20 Essential Programming Tips

24 September 2021

In celebration of National Coding Week, here are 20 essential tips for developers at all levels

National Coding Week is a not-for-profit social movement established to encourage adults to learn digital skills including coding. In celebration of the event, our training team have dutifully whipped up some useful tips. The list is by no means exhaustive - we could easily have provided 100s - but we do hope it's useful.


Most languages now have an online coding console (aka. REPL) where you can enter and run code snippets. This provides an easy 'on-ramp' to try new ideas. Examples include:

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No programming language is perfect. You can write great software in just about any language. Get good at a language you enjoy. If this has relevance to industry so much the better.

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Ensure you leverage your tools effectively - you use them every day! Whatever your IDE, let it do the heavy lifting - learn shortcuts, refactorings etc. This will free you up to spend more time thinking about your code.

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Testing, in all its forms, is a separate skill. TDD, BDD, PBT etc... all have uses, but they themselves are only a small corner of modern QA. Exploring this area can take years, so best to get an early start.

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When coding in a new language, it’s easy to be overwhelmed. One strategy is:

  • Sketch out a plan for the next function.
  • Write out each part of your plan as a comment.
  • Implement the comments one at a time.
  • Consider refactoring these steps into helper functions.
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Any problem involving iteration can be solved via imperative, functional and recursive language constructs. When learning it's great to try all three. Especially the ones you dislike. Never let a good problem go to waste. Code

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Nested functions (where available) are a great way to simplify a method. They avoid the issue of complicating the containing class, package or namespace with additional helper functions. Code

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Developers spend most of their time wondering why code isn't working and trying to remember obscure commands. Looking things up on websites like StackOverflow (or even official documentation!) is normal and healthy.

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When moving to a new language, take the time to research its idioms. For example Kotlin provides:

  • Nested functions
  • Extension functions
  • The 'FP Toolkit'
  • String interpolation
  • A default parameter name.
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Focus on code readability. Code spends more time being read than written so always write your code for humans, not for the compiler.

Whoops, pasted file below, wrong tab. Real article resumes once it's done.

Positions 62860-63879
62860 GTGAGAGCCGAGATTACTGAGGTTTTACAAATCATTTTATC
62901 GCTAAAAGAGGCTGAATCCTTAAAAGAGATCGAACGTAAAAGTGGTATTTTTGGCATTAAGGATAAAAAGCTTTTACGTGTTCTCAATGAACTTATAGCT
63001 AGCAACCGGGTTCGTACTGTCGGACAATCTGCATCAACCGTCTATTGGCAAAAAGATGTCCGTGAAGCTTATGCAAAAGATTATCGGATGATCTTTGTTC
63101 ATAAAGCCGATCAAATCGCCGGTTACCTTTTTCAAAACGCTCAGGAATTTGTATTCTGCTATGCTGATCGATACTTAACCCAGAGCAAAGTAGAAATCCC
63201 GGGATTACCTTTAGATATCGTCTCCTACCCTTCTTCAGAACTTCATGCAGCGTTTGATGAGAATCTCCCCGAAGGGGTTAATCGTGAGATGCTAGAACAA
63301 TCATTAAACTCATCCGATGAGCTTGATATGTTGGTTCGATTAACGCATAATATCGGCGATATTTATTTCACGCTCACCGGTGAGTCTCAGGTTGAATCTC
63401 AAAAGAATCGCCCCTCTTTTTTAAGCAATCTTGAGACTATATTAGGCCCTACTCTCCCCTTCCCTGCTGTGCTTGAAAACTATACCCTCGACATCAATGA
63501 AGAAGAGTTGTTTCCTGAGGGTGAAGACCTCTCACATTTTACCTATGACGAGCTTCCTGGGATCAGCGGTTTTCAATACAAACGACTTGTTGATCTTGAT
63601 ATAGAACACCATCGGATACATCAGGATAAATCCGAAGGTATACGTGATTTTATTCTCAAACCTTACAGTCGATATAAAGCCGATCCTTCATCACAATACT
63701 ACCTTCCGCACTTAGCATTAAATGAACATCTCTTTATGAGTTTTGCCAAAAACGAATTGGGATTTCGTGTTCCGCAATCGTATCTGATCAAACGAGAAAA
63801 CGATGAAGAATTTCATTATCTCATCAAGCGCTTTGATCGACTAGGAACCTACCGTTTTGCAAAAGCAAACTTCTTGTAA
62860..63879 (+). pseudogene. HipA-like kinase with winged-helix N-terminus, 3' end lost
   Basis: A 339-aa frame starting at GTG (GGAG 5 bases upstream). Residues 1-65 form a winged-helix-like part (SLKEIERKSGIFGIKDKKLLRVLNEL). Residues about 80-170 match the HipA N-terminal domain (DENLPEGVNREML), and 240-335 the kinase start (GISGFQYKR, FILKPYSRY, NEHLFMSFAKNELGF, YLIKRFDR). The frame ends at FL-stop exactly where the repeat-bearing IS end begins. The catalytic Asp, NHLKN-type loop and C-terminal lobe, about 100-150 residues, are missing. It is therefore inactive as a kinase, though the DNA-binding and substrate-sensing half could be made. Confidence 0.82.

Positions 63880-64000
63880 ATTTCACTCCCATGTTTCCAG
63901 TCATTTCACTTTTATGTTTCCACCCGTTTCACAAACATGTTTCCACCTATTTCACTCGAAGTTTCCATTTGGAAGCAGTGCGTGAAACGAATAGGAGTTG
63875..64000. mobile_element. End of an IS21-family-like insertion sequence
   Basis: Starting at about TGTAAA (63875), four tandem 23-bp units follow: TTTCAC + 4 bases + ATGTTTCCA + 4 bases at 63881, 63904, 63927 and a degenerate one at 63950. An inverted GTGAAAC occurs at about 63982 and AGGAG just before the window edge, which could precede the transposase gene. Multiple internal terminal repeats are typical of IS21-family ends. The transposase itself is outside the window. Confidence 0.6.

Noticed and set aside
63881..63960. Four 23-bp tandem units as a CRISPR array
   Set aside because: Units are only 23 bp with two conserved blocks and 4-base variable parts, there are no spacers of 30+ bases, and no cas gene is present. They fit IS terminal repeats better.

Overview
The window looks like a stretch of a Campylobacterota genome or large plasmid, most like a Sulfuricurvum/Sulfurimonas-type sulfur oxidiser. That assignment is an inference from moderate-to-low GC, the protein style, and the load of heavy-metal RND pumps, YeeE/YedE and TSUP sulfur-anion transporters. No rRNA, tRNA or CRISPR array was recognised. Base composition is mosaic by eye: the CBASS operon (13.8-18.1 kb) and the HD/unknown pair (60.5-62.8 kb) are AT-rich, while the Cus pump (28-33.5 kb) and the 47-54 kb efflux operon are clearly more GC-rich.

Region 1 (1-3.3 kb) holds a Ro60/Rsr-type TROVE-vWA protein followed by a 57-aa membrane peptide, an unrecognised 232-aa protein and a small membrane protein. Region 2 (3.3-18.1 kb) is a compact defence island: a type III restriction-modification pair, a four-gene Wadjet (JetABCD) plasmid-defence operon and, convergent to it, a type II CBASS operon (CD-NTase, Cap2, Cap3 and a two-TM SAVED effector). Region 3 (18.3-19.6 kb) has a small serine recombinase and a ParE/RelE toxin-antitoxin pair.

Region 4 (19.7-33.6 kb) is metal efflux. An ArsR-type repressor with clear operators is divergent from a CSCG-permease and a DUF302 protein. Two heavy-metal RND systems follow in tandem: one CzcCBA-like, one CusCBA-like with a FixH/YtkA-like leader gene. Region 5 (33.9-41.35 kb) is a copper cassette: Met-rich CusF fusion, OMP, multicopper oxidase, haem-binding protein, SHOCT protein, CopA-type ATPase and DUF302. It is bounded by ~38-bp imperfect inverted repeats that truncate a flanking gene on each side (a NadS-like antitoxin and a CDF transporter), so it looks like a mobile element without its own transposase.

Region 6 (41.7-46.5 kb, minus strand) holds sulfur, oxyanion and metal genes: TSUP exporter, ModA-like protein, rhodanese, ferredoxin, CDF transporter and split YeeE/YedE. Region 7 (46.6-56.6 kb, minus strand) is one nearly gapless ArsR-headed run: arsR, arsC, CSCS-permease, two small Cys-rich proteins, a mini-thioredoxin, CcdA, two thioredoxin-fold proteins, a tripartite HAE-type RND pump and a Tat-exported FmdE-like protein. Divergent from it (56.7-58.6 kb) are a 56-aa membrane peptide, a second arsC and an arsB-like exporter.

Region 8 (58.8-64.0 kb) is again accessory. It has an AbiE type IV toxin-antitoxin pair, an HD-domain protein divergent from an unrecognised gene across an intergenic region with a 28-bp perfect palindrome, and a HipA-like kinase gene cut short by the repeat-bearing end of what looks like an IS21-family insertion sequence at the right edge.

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Java, Kotlin and Scala represent Enumerations as objects. This allows them to have built in helper functions (such as toString and values) and enables you to add your own properties and methods.

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Maintaining good mental and physical health helps make you a better programmer. Find a company that helps you look after yourself.

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TypeScript will automatically change (narrow) the types of your variables by analysing the flow of your program, giving you type safety without lots of typing. dypeScript 4.4 improves this further by remembering this guard information even when assigned to a variable. Medium article

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Most developers using FP know you can combine items into a final result via fold (aka reduce). But many functional languages let you transform an initial value into a list of result via unfold.

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Never use a lambda where a method reference will do. Method references are simpler, shorter and potentially more performant. Code

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Broaden your mind. Diversity in thinking makes for better software. Read widely. Learn to spot your biases, and avoid embedding them in your code.

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TypeScript (and other statically typed languages) make your life easier, allowing the IDE, compiler and static analysis tools to provide rapid feedback on issues. All that red can be overwhelming as a beginner but over time it becomes a life saver.

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Good naming (variables, functions, classes etc) is hard. Spend time getting names right. An online thesaurus and bouncing ideas off colleagues are great tools.

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We never want to create a 'family of functions' - multiple functions that differ only in a single aspect. In FP we can refactor multiple implementations into a Higher Order Function. This is simplest when your language supports Partial Invocation.

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The Single Responsibility Principle is one of the most important in programming. Apply at all levels of your system - function, class, module, service etc. Wiki Link

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Our training team offer a wide catalogue of training courses ranging from language basics through to highly specialised courses. If you are interested in training for your team, feel free to get in touch and a member of our team will be happy to help you.

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